One of the best ways to help a child not dwell on his or her mistakes is to model the behavior yourself.
Whether you are a parent, a teacher, or a tutor, children pick up your attitude toward your own mistakes and how you handle learning new things.
Do you grumble when something is not working out the way you want?
Do you ever exclaim, “I can’t get this!” or “This is too hard!”?
Why then are we surprised when children do the same thing.
They are listening to us… copying us… often taking on our view of the world and how life works.
I am guilty of grumbling. I had a habit for awhile saying “I’m such a dweeb,” when I forgot an appointment or made a mistake of some kind. Then one day I heard my daughter tell herself the same thing while doing her homework… and my heart broke.
We are not dweebs. We are humans who make mistakes. I had to honestly evaluate my own thoughts and words. Was I forgiving myself for mistakes, learning from them, and moving on? Not really. We want our kids to be healthy and happy. One of those ways is knowing how to handle it when they make mistakes, and we all make plenty of them. So, not only did I change my own mind set…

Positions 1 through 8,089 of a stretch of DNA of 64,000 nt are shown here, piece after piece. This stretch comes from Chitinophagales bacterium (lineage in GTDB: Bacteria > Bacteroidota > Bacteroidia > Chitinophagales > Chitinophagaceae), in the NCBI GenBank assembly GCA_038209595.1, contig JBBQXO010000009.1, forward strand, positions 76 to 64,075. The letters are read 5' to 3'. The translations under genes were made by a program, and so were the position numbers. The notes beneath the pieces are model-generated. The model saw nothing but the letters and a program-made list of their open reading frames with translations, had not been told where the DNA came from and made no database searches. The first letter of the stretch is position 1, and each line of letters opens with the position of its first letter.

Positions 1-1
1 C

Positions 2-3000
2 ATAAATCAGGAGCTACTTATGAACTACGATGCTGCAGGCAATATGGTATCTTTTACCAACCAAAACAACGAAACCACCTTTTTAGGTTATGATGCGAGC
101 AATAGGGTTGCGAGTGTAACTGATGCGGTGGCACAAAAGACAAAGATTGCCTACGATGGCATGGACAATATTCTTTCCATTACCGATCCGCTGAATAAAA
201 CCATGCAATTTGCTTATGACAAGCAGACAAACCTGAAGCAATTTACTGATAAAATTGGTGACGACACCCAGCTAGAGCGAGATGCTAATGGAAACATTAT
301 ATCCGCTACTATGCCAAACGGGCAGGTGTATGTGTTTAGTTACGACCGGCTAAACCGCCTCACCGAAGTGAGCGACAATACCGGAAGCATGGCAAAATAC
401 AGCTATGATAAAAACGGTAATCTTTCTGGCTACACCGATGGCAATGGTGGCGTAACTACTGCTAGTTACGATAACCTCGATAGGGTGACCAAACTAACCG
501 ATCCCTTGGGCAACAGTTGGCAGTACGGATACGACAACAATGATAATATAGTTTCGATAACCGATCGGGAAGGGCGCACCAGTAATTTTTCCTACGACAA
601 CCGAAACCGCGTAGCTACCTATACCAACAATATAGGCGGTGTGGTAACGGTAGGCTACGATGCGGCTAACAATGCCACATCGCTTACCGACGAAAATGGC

I decided to change how I spoke.
Now instead, when making mistakes I say:
“Almost got it!”
“I love a challenge!” (and I do)
“This __________ is tough, but I’m tougher!”
Take on the mindset that mistakes are learning tools and speak in those terms.
Embrace that idea and see your own life become more positive. And in doing so, you will be influencing your child, letting them know that making mistakes are quite alright.
Mistakes are often how we learn and grow.
“A person who never made a mistake never tried anything new.” —Albert Einstein
“Mistakes are proof that you’re trying.” —Anon.